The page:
How NFT Fan Engagement Has Changed The Sports Industry

An NFT is a ‘non-fungible token’, where a fungible item is one that can be mutually exchanged for another one, and be of the same exact value, like 2-dollar bills. So non-fungibility means that each one is unique and could have a very different value from one another, depending on the properties assigned to it. Having cleared that up we can discuss why they are suddenly all the rage. Actually, the first NFT was minted on 3rd May 2014 by the digital artists Anil Dash and Kevin McCoy. Their short video clips were called Quantum and were minted on the Namecoin blockchain, they later sold it for $4 to Dash.

But it was in 2017 that the CryptoKitties online game became profitable by selling tradable cat NFTs. That made many more people aware of them. Then NFTs experienced a rapid growth phase in 2020 with a valuation of over US$250 million and that s when the exponential growth really started. Now it is not uncommon for individual NFTs to sell for over a million dollars. The most valuable NFT to date is the Beeple Everydays series, selling for US$69.3 million. The NFT industry as a whole is expected to top US$800 Billion in the next 2 years.


What are NFTs used for?

NFTs can be used to make a digital or physical object into a unique virtually tradable asset, so their use is really only limited by the imagination of the users.

Digital NFT Assets

NFTs have become well known for making digital art in the form of drawing, photographs, video, and music, into a unique collectable item of value. This has been a salvation to artists who have suffered from the ability of computers to copy their work to an unlimited degree and the internet has allowed these copies to be distributed globally at no cost. So finally, NFTs allow them to make their work unique and even add in smart features like limited plays and self-destruct or limited copies. It has opened up a whole new set of industries in the digital art field. Also, NFT fan engagement has seen a massive uptake across sports and other collectables.

Physical NFT Assets

It is also possible to attach an NFT to a physical object in the real world in order to make it tradable in the digital world. This has been done with everything from paintings to property, and although this market is in its infancy recent adoption has shown that it is set to grow in the same way that digital asset NFTs have done.


Why is the sports industry adopting NFTs?

The sports industry has a long history of collectables, after all, many devoted fans are interested in collecting anything relating to their favourite team or sports stars. In the past, it has been items like cards, replicas, or pictures. Or the rare items might have been signed shirts, bats, balls, and the like.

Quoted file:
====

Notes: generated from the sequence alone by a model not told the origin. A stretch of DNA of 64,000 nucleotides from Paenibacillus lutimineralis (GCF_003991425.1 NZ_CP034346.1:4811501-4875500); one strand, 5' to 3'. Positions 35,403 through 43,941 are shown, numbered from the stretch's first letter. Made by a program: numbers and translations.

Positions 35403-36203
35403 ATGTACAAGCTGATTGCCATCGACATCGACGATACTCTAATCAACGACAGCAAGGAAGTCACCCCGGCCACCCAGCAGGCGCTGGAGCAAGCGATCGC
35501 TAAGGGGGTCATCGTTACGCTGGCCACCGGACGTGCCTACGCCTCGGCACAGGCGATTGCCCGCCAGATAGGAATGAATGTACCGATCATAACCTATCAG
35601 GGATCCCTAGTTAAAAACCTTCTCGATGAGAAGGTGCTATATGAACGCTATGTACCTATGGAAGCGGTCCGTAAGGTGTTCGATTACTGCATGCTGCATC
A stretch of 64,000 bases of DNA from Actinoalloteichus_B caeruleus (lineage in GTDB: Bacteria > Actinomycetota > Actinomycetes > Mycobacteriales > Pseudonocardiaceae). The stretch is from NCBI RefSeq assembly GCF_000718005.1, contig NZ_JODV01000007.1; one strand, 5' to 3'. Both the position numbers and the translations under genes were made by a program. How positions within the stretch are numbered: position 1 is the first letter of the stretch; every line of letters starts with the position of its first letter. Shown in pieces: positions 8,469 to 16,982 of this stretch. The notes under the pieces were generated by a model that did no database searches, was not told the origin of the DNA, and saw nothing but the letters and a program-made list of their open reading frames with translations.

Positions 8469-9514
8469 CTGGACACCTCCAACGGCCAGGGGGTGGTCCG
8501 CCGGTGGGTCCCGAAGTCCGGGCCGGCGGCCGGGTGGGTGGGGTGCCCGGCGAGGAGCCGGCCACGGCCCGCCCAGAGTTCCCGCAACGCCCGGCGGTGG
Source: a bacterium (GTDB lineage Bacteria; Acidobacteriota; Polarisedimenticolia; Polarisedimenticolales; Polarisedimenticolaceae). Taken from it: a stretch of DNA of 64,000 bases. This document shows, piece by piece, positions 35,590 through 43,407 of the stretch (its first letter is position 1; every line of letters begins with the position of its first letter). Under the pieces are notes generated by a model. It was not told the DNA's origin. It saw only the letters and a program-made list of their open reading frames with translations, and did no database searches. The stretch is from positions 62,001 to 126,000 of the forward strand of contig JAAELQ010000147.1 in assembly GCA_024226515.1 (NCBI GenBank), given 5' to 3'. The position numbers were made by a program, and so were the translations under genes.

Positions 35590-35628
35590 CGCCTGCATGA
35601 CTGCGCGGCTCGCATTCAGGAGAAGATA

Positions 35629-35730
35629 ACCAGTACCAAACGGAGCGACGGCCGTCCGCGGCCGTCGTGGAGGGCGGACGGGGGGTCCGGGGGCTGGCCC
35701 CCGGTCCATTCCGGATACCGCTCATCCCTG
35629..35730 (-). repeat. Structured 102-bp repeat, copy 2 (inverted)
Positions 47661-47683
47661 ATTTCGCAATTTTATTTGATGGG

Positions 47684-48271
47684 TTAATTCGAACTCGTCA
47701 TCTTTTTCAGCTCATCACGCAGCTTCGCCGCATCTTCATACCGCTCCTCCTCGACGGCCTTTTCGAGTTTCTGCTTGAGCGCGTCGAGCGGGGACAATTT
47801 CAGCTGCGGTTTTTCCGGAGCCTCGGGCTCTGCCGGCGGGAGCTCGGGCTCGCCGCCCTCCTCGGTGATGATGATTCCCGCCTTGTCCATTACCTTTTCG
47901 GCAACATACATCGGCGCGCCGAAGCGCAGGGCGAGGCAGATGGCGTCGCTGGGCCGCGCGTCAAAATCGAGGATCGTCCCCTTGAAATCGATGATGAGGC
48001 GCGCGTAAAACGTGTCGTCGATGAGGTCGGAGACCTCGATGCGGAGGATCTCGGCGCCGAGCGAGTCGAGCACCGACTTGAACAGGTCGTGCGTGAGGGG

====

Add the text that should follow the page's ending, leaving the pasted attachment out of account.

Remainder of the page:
But now with NFTs, it can include one-off footage of sporting events like goals, photographs, drawings, signed objects, VIP tickets, and so on. The list of possibilities really is endless. And in a much more remote world, NFT fan engagement is possible from the other side of the world to where the sports star or team is located. This makes the potential audience orders of magnitude larger than physical memorabilia.

NFT fan engagement is also taken to the next level because these assets can be traded on a global marketplace, this accelerates the value and market in a way that was previously impossible with physical collectibles. Next, we will look at some of the marketplaces that are now dealing in NFT fan engagement collectables.


Where to find sports fan NFTs

Finally, we will look at some of the biggest and best platforms to buy and sell NFT fan engagement collectables.

NBA Top Shots - NFT fan engagement moments

Probably the best known and one of the first on the market. MBA Top Shots sold over US$230 million in the first year and has gone from strength to strength ever since. However, this site is limited to its own proprietary NFTs.

Singularifty - From NextHash

Singularifty still focuses on sports NFT fan engagement assets but is an open platform on the Ethereum blockchain with a whole range of different sporting collectibles from different teams and sports stars.


Is not a specialist in the area of sports NFTs, it has all kinds of NFTs bought and sold, but it is large enough in this marketplace that it should be included here.


This platform is focused entirely on football NFT fan engagement assets. It lets the fans play virtual games with their favorite NFT players.

Has also entered the space with a partnership with Formula 1 racing, UFC (ultimate fight champion), and MMA (mixed martial arts) NFTs.

Fanzone Sports Club

Are more focused on lifetime sports pass access for its users, sold in the form of an NFT fan engagement asset. It also includes merchandise and behind the scenes tours.

The Ballman Project

Is focused on tennis fans, it lets them take part in virtual tournaments It consists of 6000 unique NTFs each of which can be customized and upgraded.

Blockchain Brawlers

If you are more into fighting, then Blockchain Brawlers may be worth a try. With virtual cage fights and wrestling. You can earn money in the form of its $BRWL token by winning fights.


If you fancy creating your own NFT fan engagement you might like to try AirNFTs which allows you to make your own digital assets on the Binance Smart Chain, Polygon, and Fantom. Or you can just trade the NFTs already in existence including sports kits and trading cards.

All in all, the landscape for NFT fan engagement has never been healthier and is still growing fast and testing new markets. It certainly isn’t finished growing yet so now would be a great time to get into this exciting market.